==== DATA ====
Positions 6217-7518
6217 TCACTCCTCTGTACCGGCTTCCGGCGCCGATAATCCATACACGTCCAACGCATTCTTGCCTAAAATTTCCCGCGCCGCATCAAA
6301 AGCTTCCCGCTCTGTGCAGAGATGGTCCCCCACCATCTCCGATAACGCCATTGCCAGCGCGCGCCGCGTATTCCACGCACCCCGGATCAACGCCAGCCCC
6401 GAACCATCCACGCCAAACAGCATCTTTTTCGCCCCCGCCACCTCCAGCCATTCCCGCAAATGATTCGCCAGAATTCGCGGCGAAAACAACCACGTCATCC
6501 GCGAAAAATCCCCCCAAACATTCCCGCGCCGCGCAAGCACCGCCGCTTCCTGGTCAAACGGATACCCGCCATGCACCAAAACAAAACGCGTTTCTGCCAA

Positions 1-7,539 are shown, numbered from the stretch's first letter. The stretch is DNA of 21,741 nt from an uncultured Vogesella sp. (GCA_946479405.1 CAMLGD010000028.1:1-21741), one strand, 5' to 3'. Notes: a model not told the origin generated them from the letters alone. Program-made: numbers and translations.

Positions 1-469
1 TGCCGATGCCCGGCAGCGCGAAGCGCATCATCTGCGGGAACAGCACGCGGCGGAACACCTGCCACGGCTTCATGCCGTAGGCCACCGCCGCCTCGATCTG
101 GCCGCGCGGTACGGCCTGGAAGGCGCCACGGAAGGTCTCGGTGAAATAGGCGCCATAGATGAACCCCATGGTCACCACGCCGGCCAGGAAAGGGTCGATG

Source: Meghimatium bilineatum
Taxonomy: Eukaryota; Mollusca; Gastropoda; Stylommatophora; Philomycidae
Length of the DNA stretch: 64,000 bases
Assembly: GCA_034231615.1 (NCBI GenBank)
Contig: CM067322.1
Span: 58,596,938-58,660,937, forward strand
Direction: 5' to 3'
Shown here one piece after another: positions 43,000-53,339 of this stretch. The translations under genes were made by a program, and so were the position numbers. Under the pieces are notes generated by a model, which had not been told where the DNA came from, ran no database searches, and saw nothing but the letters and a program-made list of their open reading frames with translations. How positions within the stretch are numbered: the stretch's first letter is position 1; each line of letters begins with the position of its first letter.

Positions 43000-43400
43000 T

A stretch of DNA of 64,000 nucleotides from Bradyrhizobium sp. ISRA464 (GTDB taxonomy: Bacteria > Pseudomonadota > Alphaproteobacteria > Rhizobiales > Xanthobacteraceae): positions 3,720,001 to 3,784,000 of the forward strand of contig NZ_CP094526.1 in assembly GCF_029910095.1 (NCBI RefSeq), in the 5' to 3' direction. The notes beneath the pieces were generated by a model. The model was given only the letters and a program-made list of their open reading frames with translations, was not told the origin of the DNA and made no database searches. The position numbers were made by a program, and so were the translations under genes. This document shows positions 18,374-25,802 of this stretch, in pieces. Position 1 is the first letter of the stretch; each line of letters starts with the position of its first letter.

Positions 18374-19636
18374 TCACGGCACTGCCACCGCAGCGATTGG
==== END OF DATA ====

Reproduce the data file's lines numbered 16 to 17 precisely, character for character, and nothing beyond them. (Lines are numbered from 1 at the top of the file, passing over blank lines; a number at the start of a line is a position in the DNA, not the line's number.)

Direction: 5' to 3'
Shown here one piece after another: positions 43,000-53,339 of this stretch. The translations under genes were made by a program, and so were the position numbers. Under the pieces are notes generated by a model, which had not been told where the DNA came from, ran no database searches, and saw nothing but the letters and a program-made list of their open reading frames with translations. How positions within the stretch are numbered: the stretch's first letter is position 1; each line of letters begins with the position of its first letter.